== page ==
Next, be sure to fully advise your insurance agent of where and what you will be doing with this vehicle. As a contractor, sometimes a job is too lucrative to turn down and that lucrative job might actually be out of state. If you will be transporting construction materials, dangerous chemicals, or even employees across state lines, be sure to advise your insurance agent. Sometimes an automobile insurance carrier that covers your vehicle will also claim fraud because they will claim that you never told them the vehicle would be driving across state lines or hauling construction materials, or even expensive tools or chemicals. Again, these are examples that insurance companies have used in the past to avoid paying legitimate claims. The old insurance company mantra was “delay, deny, defend.” Don’t make it easy for them to do those things to you and your business.
Have the agent explain the application and double-check the coverage when you get your policy
As mentioned above, Michigan law deems an insurance agent as simply an “order taker” when you add a vehicle. Insurance agents are under no obligation to ask any sort of question, whatsoever, about the use of the vehicle, where it will be driven, who will drive it, or who the titled owner is. For this reason, explaining thoroughly the specifics regarding your business vehicle is imperative during the application process. Accurate information ensures proper business vehicle insurance coverage. Make sure to ask a lot of questions. Never assume that, because of a longstanding relationship with your agent, that they’ll automatically know this is a business vehicle. Furthermore, if you can get all of this information in writing to your agent, the better. It’s always better to have a paper trail should you face any claims or lawsuits in the future. Once you’ve conveyed all pertinent information to your agent, ask them to review it with you.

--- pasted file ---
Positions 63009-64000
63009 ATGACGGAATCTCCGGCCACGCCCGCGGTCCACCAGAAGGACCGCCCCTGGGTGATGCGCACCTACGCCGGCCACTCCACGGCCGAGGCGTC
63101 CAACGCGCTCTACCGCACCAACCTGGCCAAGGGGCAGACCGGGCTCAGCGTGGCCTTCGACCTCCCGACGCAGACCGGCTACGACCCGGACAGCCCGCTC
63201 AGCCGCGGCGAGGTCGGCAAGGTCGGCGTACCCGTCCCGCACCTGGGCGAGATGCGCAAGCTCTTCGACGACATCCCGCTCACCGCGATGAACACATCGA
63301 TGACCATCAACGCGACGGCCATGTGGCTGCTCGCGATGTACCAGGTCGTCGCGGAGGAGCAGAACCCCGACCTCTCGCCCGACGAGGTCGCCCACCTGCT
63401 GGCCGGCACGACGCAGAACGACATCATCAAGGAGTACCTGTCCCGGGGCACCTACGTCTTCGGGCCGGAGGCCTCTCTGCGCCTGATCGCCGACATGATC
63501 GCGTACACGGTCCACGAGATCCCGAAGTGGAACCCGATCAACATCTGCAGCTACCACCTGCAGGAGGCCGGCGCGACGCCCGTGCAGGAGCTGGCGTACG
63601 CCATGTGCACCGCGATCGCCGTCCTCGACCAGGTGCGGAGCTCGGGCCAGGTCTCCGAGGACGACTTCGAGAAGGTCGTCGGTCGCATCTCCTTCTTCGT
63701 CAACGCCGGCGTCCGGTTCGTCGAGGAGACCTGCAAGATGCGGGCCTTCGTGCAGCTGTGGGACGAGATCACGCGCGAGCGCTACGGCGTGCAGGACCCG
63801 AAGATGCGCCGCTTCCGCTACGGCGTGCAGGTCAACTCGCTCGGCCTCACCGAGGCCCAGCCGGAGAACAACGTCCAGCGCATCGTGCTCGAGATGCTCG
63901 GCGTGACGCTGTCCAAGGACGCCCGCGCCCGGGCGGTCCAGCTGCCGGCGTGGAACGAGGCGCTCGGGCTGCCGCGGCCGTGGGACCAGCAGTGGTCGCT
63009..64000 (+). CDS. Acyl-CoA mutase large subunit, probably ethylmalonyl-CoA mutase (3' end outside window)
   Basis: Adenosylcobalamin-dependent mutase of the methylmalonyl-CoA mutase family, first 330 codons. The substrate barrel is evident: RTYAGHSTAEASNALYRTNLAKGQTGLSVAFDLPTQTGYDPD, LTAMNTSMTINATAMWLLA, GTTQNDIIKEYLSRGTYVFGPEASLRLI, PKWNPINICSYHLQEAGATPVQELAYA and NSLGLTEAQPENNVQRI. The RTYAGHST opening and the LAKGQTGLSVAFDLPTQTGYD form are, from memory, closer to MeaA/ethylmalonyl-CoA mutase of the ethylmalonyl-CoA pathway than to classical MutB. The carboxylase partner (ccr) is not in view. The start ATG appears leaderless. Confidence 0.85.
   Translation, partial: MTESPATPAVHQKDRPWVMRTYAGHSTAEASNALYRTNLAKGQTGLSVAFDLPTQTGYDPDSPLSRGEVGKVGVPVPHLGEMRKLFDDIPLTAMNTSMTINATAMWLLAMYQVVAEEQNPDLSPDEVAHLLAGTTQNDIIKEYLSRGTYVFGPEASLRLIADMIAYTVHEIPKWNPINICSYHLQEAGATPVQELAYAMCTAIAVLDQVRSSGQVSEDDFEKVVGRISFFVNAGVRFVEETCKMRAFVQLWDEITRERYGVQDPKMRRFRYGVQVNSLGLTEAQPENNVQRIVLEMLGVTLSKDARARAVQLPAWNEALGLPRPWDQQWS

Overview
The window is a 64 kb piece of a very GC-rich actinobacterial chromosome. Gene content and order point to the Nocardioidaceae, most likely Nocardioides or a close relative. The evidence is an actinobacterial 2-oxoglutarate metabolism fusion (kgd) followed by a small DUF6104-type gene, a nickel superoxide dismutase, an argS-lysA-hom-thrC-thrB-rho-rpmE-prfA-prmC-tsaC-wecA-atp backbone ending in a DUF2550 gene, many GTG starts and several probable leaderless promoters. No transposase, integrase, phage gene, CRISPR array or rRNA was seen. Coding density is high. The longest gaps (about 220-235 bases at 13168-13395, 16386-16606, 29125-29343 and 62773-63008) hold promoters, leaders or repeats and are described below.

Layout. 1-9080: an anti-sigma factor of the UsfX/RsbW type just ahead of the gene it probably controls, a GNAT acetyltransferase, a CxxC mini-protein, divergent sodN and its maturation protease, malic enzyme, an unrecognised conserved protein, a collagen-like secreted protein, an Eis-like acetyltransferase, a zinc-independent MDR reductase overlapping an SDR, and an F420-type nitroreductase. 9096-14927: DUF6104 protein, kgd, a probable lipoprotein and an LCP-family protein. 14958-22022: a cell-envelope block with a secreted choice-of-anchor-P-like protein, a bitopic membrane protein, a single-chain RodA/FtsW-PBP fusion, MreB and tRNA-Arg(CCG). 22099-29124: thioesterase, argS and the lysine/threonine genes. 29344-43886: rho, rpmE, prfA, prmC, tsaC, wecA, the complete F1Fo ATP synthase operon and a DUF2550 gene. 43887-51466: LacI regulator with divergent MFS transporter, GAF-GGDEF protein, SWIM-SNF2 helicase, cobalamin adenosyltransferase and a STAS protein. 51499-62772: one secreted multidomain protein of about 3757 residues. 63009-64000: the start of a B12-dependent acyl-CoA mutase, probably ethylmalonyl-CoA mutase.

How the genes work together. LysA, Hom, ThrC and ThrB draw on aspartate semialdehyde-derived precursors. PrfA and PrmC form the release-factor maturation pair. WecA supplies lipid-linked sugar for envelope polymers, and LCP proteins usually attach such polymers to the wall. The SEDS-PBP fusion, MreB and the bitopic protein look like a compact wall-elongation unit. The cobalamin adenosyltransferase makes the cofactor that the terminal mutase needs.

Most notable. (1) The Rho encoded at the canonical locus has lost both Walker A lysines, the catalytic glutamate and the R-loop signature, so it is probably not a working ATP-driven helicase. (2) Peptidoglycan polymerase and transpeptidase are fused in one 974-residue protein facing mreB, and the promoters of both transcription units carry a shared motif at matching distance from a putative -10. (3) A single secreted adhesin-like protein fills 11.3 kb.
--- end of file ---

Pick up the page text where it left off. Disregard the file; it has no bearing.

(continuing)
Read the materials
Once confirmed for coverage and you receive your policy, read it. Make sure what you discussed with the agent is part of the policy. Many insurance agencies are volume-based and just want to make as many sales as possible. This often comes at the sacrifice of quality. If the agent messed up the coverage, they could mess up your business if tragedy strikes.
The bottom line is that you’ve worked hard to call yourself your own boss. With proper business vehicle insurance coverage, you can ensure that the vehicle you use at work is repaired and, more importantly, that any injuries you or your employees suffer in instances of car accidents are compensated for. The key is to communicate with your agent and the insurance company. Don’t make it easier for an insurance company to delay, deny, and defend.